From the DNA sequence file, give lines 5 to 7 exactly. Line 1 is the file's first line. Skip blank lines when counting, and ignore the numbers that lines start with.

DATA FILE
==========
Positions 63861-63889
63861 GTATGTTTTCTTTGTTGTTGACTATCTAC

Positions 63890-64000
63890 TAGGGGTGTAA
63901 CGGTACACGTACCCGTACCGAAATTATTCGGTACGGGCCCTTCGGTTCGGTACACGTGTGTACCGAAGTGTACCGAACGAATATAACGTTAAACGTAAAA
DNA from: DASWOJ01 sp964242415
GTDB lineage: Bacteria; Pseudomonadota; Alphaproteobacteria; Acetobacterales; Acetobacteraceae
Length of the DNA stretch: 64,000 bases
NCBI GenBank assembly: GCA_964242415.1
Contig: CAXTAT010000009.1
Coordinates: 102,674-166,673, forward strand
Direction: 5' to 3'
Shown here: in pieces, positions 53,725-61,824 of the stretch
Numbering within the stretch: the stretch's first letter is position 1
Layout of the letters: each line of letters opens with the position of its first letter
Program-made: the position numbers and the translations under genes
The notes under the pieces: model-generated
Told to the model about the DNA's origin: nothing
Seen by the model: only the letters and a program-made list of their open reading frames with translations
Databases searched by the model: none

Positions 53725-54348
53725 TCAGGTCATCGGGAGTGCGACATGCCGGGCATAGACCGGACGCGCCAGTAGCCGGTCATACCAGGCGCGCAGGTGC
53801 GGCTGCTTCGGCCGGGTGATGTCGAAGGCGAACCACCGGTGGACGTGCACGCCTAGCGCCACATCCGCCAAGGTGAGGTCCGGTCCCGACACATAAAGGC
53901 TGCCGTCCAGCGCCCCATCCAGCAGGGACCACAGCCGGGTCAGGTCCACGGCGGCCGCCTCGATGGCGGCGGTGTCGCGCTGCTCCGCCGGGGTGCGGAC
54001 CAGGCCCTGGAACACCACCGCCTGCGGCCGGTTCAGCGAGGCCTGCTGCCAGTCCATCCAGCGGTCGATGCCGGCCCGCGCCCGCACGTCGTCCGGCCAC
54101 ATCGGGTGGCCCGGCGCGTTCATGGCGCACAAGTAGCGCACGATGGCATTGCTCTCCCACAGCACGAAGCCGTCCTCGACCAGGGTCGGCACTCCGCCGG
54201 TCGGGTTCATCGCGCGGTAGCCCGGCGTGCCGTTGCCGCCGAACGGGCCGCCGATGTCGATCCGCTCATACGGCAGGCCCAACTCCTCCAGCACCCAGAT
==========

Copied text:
63901 CGGTACACGTACCCGTACCGAAATTATTCGGTACGGGCCCTTCGGTTCGGTACACGTGTGTACCGAAGTGTACCGAACGAATATAACGTTAAACGTAAAA
DNA from: DASWOJ01 sp964242415
GTDB lineage: Bacteria; Pseudomonadota; Alphaproteobacteria; Acetobacterales; Acetobacteraceae